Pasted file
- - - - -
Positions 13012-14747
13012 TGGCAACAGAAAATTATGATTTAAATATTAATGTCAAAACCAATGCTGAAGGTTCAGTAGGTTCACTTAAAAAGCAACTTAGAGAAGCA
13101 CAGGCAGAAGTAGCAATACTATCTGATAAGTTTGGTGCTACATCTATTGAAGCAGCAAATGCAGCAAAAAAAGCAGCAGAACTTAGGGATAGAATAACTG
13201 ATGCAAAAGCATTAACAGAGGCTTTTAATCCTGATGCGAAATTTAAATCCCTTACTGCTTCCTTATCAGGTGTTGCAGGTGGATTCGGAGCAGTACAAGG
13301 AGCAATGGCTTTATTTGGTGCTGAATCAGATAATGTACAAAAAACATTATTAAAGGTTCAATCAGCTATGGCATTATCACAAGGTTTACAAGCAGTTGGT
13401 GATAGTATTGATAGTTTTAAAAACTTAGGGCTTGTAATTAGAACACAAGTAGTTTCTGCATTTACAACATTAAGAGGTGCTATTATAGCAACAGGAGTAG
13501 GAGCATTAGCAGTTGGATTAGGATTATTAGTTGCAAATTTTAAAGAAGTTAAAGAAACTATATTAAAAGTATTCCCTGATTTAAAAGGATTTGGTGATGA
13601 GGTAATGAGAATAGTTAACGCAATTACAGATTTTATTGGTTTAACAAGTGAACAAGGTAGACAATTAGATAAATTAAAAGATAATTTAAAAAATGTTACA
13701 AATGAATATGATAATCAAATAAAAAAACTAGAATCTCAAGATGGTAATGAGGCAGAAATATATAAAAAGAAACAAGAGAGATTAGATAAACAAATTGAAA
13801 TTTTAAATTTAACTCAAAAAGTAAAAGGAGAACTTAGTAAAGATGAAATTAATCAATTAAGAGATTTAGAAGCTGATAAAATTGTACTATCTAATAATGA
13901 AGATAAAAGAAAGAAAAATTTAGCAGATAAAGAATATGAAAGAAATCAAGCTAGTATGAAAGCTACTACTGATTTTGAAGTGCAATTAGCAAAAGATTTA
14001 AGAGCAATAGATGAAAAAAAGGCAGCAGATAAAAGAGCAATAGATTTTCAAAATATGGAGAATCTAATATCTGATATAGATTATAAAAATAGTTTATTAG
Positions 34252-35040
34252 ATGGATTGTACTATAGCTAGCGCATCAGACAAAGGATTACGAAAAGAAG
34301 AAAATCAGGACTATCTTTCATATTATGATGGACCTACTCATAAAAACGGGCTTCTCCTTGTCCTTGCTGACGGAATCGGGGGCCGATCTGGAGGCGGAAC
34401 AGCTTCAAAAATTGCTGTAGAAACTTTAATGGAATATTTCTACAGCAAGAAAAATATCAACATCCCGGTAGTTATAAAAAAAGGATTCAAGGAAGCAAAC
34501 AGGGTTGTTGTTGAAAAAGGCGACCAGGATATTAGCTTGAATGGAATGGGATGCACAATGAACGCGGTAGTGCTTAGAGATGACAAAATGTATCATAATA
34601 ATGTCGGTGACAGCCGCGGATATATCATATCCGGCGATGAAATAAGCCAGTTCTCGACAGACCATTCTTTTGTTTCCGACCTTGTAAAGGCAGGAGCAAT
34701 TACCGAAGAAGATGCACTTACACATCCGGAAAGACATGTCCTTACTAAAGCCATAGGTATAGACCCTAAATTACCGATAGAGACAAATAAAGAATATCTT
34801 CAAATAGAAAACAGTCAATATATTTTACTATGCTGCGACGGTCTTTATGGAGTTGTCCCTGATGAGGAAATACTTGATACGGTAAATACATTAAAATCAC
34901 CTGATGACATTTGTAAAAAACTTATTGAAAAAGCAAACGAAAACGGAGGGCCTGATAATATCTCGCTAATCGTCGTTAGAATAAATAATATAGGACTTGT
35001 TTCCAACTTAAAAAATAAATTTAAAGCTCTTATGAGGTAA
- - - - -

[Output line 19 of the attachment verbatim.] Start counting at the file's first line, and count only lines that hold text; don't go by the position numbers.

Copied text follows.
34701 TACCGAAGAAGATGCACTTACACATCCGGAAAGACATGTCCTTACTAAAGCCATAGGTATAGACCCTAAATTACCGATAGAGACAAATAAAGAATATCTT